I Am Princess X by Cherie Priest (2015)

17408897This unique book integrates comics into a mystery perfect for the internet generation.

Recommended grade level: 6-12

Pages: 232 (for ISBN 9780545620857)

Genre(s) and keywords: mystery

Tone/Style: modern, investigative

Pace: moderate

Topics: investigations, comics, hackers, the internet, escape, secrets

Themes: friendship, perseverance

Summary: Once upon a time…two best friends created a princess together. Libby drew the pictures, May wrote the tales, and their heroine, Princess X, slayed all the dragons and scaled all the mountains their imaginations could conjure.

Once upon a few years later…Libby was in the car with her mom, driving across the Ballard Bridge on a rainy night. When the car went over the side, Libby passed away, and Princess X died with her.

Once upon a now…May is sixteen and lonely, wandering the streets of Seattle, when she sees a sticker slapped in a corner window.

Princess X?  When May looks around, she sees the Princess everywhere: Stickers. Patches. Graffiti. There’s an entire underground culture, focused around a webcomic at IAmPrincessX.com. The more May explores the webcomic, the more she sees disturbing similarities between Libby’s story and Princess X online. And that means that only one person could have started this phenomenon—her best friend, Libby, who lives. (Source)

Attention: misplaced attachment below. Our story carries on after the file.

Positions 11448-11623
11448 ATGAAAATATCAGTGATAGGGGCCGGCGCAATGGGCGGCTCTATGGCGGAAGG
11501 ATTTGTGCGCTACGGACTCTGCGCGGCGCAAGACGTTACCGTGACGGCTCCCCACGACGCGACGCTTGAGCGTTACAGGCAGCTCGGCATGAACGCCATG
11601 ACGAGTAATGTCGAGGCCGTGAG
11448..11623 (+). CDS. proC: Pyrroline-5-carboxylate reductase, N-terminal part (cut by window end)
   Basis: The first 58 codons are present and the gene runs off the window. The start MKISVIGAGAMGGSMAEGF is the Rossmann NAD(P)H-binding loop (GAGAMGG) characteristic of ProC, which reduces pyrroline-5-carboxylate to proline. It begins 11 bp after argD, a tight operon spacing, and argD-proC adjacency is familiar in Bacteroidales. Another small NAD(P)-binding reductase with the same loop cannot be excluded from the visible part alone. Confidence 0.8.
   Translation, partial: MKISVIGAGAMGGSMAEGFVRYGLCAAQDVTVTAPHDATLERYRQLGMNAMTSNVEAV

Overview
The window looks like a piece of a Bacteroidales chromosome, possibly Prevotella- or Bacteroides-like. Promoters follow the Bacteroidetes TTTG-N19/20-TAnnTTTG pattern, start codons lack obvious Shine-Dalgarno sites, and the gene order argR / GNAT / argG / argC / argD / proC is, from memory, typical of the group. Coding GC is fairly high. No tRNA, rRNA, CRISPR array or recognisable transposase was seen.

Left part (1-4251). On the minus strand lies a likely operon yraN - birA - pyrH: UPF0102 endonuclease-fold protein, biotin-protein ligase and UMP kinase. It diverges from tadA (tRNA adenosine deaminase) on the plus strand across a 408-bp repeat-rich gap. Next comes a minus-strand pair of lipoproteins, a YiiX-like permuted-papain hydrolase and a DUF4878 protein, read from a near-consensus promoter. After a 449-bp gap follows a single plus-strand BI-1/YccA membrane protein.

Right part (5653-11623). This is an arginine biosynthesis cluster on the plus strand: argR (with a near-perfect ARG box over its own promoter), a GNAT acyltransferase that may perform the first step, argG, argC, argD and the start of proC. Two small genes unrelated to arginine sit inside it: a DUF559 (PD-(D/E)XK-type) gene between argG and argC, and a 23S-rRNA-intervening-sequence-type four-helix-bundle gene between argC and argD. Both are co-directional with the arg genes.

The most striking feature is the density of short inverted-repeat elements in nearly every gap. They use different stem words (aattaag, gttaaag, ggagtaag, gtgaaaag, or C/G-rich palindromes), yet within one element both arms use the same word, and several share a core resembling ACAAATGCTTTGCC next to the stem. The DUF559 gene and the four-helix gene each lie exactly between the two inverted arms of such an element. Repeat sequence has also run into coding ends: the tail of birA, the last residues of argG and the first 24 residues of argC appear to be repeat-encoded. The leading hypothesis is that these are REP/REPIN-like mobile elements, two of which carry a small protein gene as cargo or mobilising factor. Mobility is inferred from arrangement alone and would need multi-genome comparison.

Who will like this book?: Readers who like lots of questions and interesting concepts will be into this. The book does a nice job presenting clues and leaving room for the reader to theorize.

Who won’t like this book?: The answers take their time coming, so this may not be the best choice for reluctant readers. There’s a bit of action but it’s mostly problem-solving, so action fans, be warned.

Other comments: For some reason I thought this was magical realism for about half the book. Then I realized nothing magical was happening. It does have that vibe though.

Sequel(s):

Readalikes: I’m coming up blank on books that have quite the same hip, slightly creepy almost-magical-but-not vibe as this one, but I can recommend some titles for kids who like a good missing person mystery: The Night She Disappeared by April Henry (recommended for grades 8 and up), Maybe a Fox by Kathi Appelt (for younger readers), and Picture Me Gone by Meg Rosoff. The synopsis on Goodreads and other places says “perfect for fans of both Cory Doctorow and Sarah Dessen,” but I don’t get where they’re coming from with that one. (Is it even possible to compare those two authors?)

-Kylie Peters

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